Auxiliary nurse Claudia Guillermo administers a measles vaccination to 1-year-old Jimena Nicole Xoj Caal at a UNICEF-supported health centre in the city of Cobán. | CREDIT: © UNICEF / NYHQ2012-2216 / SUSAN MARKISZ

There Has Been a 300% Increase in Measles Cases This Year

It is not usual that the heads of UNICEF and the World Health Organization would team up to jointly warn the world about a fast spreading disease that stalks children. But a sudden surge in measles cases in the first three months of 2019 is also unprecedented.

On UNICEF’s Henrietta Fore and the WHO’s  Tedros Adhanom Ghebreyesus write:

We are in the middle of a global measles crisis. Cases have soared across the world, including in places where measles had previously been eliminated — like the United States. In this year to date, the United States has already seen its second-greatest number of cases since 2000. And this past week, New York City declared a public health emergency due to the rapid spread of the virus.

Behind each of these outbreaks, an alarming picture unfurls. In just the first three months of 2019, there have been more than 110,000 measles cases reported worldwide, a figure that is up nearly 300% from the same period last year. And these numbers will represent just a fraction of all the cases that occur. By the time you finish reading this, we estimate that at least 40 people — most of them children — will be infected by this fast-moving, life-threatening disease.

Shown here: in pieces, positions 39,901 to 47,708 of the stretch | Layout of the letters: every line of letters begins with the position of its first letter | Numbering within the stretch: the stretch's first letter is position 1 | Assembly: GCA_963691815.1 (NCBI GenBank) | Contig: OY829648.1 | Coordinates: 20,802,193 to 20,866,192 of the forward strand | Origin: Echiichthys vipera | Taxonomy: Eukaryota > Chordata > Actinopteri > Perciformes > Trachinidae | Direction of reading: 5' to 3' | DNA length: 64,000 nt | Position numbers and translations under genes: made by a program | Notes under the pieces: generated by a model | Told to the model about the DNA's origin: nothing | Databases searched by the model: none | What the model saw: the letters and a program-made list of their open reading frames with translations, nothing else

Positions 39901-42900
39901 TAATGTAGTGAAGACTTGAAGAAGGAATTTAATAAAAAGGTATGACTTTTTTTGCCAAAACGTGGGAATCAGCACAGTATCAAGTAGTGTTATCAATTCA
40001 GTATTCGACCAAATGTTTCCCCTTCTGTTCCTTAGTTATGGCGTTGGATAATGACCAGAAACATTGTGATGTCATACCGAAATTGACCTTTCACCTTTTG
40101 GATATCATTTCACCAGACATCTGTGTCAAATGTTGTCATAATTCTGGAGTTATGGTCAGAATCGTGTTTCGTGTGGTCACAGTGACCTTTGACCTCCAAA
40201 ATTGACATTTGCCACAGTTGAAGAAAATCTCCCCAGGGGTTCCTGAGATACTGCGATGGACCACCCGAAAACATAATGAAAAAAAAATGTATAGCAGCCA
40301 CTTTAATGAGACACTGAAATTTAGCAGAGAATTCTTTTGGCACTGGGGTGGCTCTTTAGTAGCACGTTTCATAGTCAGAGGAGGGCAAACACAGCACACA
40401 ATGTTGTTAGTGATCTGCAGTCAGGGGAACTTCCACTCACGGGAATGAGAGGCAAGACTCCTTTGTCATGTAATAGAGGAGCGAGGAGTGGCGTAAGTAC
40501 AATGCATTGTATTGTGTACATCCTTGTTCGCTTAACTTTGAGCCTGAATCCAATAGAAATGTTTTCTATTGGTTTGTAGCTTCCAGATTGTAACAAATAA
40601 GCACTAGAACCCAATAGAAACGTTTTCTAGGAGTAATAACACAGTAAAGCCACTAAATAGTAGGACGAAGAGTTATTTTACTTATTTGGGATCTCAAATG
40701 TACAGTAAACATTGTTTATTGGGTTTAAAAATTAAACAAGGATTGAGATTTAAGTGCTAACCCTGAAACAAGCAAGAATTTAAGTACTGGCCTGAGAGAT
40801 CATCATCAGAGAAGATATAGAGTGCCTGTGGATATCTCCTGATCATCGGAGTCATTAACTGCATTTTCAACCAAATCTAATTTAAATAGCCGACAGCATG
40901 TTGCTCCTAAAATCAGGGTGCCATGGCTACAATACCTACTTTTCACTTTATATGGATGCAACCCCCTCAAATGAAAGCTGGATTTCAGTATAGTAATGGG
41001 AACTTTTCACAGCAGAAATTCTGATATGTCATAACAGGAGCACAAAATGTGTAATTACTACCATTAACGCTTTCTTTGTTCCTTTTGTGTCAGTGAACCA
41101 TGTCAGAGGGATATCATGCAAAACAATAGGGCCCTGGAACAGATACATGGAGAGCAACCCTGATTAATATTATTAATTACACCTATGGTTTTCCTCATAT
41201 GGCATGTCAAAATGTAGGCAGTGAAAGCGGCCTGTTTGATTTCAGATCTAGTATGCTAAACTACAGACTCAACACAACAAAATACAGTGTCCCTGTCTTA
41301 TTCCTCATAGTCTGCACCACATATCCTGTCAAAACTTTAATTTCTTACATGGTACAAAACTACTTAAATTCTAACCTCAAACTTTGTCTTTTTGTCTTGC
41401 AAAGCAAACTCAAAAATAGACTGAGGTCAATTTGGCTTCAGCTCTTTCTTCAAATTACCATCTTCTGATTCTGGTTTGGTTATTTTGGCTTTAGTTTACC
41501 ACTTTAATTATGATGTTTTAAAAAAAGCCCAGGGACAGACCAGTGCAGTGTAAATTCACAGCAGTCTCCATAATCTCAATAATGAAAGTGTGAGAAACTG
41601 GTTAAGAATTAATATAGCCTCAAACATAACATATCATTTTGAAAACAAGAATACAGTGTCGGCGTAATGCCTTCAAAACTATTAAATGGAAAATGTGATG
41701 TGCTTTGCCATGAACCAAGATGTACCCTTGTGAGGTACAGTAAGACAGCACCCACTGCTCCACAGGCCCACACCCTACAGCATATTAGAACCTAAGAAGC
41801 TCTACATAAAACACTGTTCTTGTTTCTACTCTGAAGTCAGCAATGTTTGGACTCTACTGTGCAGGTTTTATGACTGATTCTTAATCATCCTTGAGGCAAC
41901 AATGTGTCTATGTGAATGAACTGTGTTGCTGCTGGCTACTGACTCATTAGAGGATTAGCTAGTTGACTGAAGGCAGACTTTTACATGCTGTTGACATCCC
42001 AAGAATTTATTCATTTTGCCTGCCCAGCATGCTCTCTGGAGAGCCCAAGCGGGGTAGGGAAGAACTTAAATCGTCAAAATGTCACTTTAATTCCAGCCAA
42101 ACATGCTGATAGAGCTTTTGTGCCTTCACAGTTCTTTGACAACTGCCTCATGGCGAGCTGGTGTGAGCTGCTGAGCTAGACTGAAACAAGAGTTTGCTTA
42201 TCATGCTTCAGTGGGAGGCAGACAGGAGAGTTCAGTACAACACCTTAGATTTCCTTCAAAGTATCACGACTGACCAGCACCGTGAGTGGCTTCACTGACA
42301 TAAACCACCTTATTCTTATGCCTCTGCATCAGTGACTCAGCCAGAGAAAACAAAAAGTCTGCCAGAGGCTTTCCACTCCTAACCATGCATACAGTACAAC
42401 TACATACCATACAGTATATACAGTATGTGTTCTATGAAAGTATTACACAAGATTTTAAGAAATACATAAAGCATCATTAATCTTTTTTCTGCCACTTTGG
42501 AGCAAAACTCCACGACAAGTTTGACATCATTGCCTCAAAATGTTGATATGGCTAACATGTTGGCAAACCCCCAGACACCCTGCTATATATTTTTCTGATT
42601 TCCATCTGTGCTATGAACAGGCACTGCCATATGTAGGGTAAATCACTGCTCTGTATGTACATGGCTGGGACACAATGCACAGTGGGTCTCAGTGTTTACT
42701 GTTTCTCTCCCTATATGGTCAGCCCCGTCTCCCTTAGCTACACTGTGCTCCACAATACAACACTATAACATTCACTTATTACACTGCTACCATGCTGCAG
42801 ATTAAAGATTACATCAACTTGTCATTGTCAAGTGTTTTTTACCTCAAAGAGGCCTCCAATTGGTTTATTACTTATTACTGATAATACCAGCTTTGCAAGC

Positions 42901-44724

To do our part, the World Health Organization and UNICEF, along with other partners of the Gavi, the Vaccine Alliance, are working to ensure that vaccines reach more people in more countries than ever before. We are supporting national authorities to strengthen health systems and services, respond to outbreaks and build trust.
Ultimately, there is no “debate” to be had about the profound benefits of vaccines. We know they are safe, and we know they work. More than 20 million lives have been saved through measles vaccination since the year 2000 alone.
But children are paying the price for complacency. It will take long-term efforts, political commitment and continuous investment — in vaccine access, in service quality and in trust — to ensure we are, and remain, protected together.
On April 16, the World Health Organization released the latest global surveillance data on measles, saying that all regions of the world are experiencing “sustained rises in cases.  Current outbreaks include the Democratic Republic of the Congo, Ethiopia, Georgia, Kazakhstan, Kyrgyzstan, Madagascar, Myanmar, Philippines, Sudan, Thailand and Ukraine, causing many deaths – mostly among young children.”

What is most disturbing is that spikes in cases are occurring in countries with overall high vaccination coverage, including the United States, Israel, Thailand and Tunisia.

Measles is a global health success story

Measles has plagued humans—particularly children — for centuries. It is a fast spreading disease that can both sicken and kill people, mostly children under five years old.  Before widespread measles use of the measles vaccine in the mid 1960s, epidemics would occur every few years, killing an estimated 2.6 million people every year. By 2000 the death toll from measles was around 560,000 children per year.  And by 2017, the last year for which we have reliable data, approximately 110,000 people died from measles — an 80% decline.  The trajectory was clearly going in the right direction, thanks to greater vaccine coverage — particularly in sub-saharan Africa where most deaths occur.

But these gains are now suddenly looking more fragile and the nature of the measles virus suggests that anything less than near universal vaccination means that these outbreaks will continue to occur.